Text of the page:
The only thing I knew for sure about my clothes prior to the pandemic was that they were tangible and that they could be reliably found cramming my closets. It turns out that I was wrong. As life moved online during COVID-19, so did our clothes. And our artwork, if we are a little posh.
The news buzz about digital fashion for the benefit of “commercial growth and marketing activation” turned into a lion’s roar about digital fashion “overtaking physical stores” to further “consciousness and identity shift.”
WOW! Talkabout COVID-19 accelerating trends! As fashion brands cancelled runway presentations, they had to come up with projects to get their vision across. Ballenciaga created a video game and Gucci entered into a digital collaboration with Pokemon for the player’s avatars. We are starting to see the formation of a market for these projects and their designers need to receive credit and be paid, which requires a special technology that protects ownership. This past February’s first ever Crypto Fashion Week was an example of such a platform that couldn’t exist if it weren’t the blockchain technology.
As proof of ownership is one of the fundamental properties of cryptocurrencies, the traditional high end fashion industry is also becoming increasingly interested in blockchain technology. Louis Vuitton, Cartier, and Prada have built Aura on blockchain technology to fight the counterfeit goods war.
Despite this avalanche of adoption, crypto fashion is still in its infancy. It is a complex field that goes beyond NFT’s into gaming, metaverses and augmented realities. Natalia Modenova, co-founder of the (exclusively) digital fashion retailer DressX thinks that “it’s going to take leaders in the market to push mass adoption.” It will be interesting to see what happens and if the push will come from the fashion industry or somewhere else.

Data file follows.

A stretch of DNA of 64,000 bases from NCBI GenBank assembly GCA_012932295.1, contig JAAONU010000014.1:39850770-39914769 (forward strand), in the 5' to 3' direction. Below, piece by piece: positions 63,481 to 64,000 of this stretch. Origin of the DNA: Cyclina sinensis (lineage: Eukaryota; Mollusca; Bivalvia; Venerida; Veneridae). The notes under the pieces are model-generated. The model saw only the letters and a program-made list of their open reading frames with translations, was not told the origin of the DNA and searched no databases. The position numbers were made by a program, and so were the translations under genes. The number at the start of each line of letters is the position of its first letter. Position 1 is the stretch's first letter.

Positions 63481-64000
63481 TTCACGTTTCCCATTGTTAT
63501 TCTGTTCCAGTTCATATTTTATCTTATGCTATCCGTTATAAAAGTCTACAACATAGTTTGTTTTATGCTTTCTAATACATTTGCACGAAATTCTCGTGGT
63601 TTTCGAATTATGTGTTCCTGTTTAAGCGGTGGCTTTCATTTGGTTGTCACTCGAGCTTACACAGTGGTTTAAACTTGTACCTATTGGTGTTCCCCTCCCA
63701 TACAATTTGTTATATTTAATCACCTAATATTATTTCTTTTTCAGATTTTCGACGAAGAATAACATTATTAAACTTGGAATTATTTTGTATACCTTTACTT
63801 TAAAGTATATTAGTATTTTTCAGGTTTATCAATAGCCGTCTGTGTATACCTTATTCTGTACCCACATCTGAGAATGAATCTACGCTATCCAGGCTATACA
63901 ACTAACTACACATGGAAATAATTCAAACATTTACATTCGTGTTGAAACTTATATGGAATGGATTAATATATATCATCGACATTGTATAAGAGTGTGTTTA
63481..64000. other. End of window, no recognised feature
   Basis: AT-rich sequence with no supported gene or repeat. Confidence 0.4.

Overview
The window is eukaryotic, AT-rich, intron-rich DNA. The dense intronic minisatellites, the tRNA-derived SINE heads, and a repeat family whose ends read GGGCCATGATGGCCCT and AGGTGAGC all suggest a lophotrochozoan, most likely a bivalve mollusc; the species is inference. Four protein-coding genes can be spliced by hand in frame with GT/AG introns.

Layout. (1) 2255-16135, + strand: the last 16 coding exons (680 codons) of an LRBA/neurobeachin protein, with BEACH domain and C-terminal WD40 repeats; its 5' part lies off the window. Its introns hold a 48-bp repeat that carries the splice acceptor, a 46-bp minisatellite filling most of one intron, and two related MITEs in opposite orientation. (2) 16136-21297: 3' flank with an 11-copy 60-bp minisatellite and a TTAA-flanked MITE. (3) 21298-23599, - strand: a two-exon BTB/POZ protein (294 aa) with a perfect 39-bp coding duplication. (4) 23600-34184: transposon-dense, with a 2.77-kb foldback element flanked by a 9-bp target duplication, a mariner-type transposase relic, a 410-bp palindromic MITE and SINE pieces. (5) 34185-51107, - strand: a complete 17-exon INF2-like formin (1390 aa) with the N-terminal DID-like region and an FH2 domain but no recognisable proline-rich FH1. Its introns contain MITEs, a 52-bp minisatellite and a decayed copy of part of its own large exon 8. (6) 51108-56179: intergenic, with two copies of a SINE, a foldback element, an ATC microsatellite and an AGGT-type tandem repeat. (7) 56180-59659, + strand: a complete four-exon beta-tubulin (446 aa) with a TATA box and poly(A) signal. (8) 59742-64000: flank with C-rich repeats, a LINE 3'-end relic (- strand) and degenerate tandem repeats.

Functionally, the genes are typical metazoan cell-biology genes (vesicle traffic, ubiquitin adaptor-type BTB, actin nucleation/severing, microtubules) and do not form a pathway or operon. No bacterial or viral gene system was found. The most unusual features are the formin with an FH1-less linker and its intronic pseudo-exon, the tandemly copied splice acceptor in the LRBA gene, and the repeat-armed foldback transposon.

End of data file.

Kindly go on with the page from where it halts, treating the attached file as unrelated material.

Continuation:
So far the biggest news splash was made by Andreessen Harowitz and its $8 million investment in the virtual fashion platform RTFKT, which specializes in digital sneakers and other virtual accessories. I personally find it hard to believe it’s just coincidence that Marc Andreessen was also one of the first investors in bitcoin. Remember how we discussed that the future of bitcoin depends exclusively on whether there are reasons for it to exist? I believe Marc Andreessen and his investment in virtual fashion just gave bitcoin a stylish raison d’etre.
Posted by Mirela Gluck at 09:25 AM
A FASHION , Business , Fashion: Trends, Style, and Business |
Crypto is creeping into fashion. If you don’t know this, you should. Bitcoin was created in the aftermath of the 2008 financial crisis and it has been defined as: a protocol, a currency, a payment system, a technology platform, or an open source software.
Venture Capitalists like Mark Andreessen understood the technology quickly and were its early adopters, but regular investors were slow to warm up to it.
Bitcoin’s high volatility, large number of scams, and reputation for being the preferred currency for criminal activity did not help the adoption process. Despite its ups and downs, its market capitalization continued to climb and recently reached one trillion dollars.
As of today, investing in it is still very risky and determining the exchange rate is almost impossible. Governments don’t back it up and it has no fundamental value. An interesting theory states that what matters in determining the exchange rate is the payment transaction volume and its continuity: